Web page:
Wednesday, 10 April 2019

'Maggie May' at Finborough Theatre

Last week we went to see 'Maggie May' at the Finborough Theatre in Earls Court. It's a little performed musical by Lionel Bart (of 'Oliver!' fame) and, by little performed I mean it hasn't been put on professionally for over 50 years, so well done to Finborough for the revival.

I've never seen 'Oliver!' - yes, honestly - but I have seen another little-if-ever performed Lionel Bart musical in the form of 'Twang!' a couple of years ago that really should have been called 'Carry On Robin Hood' so my expectations weren't terribly high for 'Maggie May'. Despite that, I'm pleased to say that my expectations were totally exceeded and, while I can find lots of faults with the musical and with the production, I really enjoyed it.

To set the scene a little, the Finborough Theatre is a small space above a pub in Earls Court. The theatre space is probably slightly less than twice the size of my living room with seating for around 50 people. The stage space is small and there's quite a large cast for this play with lots of very active dancing, legs kicked high and they're oh so close to the people in the front rows - luckily we were in the second row so protected from random feet in the air. There is a lot of energetic dancing for such a small space and occasionally I could feel the floor moving. Nothing wrong with living dangerously in the theatre!

The play is all about Maggie May and Patrick Casey, a prostitute and a docker who grew up together on the Liverpool docks, got separated and then meet again years later and fall in love. It's also about unions and corruption and power but I prefer the love story. I liked Maggie's unapologetic approach to being a prostitute - it's her job, nothing more and noting less and certainly nothing to be ashamed of - which must've been quite startling back in 1964 when it was first performed. I also liked Patrick's approach to loving the woman and ignoring the job despite the dockers all reminding him what she did for money. In that respect it's actually quite progressive for the time.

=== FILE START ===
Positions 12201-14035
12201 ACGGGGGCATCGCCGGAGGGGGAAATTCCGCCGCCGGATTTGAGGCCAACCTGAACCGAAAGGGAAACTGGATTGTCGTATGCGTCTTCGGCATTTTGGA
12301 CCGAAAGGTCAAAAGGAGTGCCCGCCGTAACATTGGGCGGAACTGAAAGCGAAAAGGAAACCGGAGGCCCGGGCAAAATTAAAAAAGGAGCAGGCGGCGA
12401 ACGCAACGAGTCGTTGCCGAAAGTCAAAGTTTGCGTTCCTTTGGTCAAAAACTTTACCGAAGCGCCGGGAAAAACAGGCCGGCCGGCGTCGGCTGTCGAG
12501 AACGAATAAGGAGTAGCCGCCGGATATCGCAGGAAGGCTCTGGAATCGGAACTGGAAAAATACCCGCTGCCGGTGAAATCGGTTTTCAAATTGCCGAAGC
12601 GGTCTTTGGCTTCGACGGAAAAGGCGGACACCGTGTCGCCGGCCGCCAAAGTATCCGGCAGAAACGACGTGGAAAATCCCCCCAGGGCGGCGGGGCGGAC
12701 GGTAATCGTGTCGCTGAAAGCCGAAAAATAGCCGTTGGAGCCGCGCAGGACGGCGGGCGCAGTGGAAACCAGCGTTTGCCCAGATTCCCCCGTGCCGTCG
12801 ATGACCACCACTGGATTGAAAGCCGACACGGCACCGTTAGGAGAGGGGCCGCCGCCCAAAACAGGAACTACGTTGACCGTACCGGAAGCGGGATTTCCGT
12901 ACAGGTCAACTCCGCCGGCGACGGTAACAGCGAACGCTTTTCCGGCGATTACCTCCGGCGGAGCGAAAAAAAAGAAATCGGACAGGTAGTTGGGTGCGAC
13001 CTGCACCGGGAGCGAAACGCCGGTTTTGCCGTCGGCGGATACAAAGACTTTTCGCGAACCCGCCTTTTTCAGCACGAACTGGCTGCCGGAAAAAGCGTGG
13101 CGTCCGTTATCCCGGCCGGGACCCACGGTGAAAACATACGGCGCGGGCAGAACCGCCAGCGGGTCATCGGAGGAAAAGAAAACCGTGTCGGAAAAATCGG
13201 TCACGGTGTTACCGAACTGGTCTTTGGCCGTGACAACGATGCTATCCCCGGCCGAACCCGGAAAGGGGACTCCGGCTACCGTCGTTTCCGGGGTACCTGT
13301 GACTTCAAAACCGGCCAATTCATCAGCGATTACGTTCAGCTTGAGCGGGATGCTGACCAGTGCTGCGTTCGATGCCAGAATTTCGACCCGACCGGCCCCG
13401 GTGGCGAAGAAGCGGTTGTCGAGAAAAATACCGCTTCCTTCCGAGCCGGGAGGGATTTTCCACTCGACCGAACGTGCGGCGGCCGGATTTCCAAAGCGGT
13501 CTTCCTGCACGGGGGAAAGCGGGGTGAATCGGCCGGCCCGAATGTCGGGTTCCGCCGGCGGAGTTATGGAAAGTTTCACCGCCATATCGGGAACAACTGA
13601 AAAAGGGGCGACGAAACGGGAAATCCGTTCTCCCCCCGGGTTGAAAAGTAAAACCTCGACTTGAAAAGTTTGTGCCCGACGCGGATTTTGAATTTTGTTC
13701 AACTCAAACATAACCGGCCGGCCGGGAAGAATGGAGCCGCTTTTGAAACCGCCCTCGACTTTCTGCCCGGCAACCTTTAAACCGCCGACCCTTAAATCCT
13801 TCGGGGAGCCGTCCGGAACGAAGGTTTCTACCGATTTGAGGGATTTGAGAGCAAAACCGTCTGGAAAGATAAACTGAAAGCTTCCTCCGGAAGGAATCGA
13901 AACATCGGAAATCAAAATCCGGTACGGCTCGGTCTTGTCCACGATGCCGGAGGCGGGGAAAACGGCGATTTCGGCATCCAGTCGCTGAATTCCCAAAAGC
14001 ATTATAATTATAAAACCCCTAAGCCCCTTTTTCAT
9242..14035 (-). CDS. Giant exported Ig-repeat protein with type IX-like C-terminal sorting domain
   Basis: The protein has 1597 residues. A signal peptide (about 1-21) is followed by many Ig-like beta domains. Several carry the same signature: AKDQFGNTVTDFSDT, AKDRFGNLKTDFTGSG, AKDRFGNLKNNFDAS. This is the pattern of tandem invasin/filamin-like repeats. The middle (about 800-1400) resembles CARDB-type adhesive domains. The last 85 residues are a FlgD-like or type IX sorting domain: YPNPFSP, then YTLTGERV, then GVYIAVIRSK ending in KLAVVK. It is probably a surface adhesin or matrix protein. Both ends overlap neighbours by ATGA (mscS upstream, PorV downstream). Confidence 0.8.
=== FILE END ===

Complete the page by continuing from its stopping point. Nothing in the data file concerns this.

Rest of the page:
Of course, the course of true love can't possibly be smooth so there are complications, break-ups, reconciliations and then tragedy. You see, Patrick is a man of principal, no matter how much he wants to distance himself from his father's reputation as a union man and martyr on the docks. But when he finds out the dockers are loading crates of guns heading to South America he can't do it since they're destined to keep the working classes - his brothers and sisters - under control. That's a step too far for him. And... well, you'll have to see the production to find out what happens next.

I liked this production and I liked the play. Our two lead characters change and develop during the play and it's nice to see them recognising changes in themselves, particularly Maggie, the classic whore with a heart of gold. Some of the other characters were more 'stock' (like the docker whose brief must have been 'stay angry and aggressive throughout'). Kara Lily Hayworth was excellent as Maggie, bringing both a tenderness and a hardness to the role with her versatile voice, always righteous and proud, no shame about her job there at all. James Darch was Patrick, the man of principle who knows who he loves and that's enough for him.

The show is sold out for the entire run but you might be able to get return tickets if you're lucky. I'd quite like to see this on a proper stage so here's hoping for a transfer.

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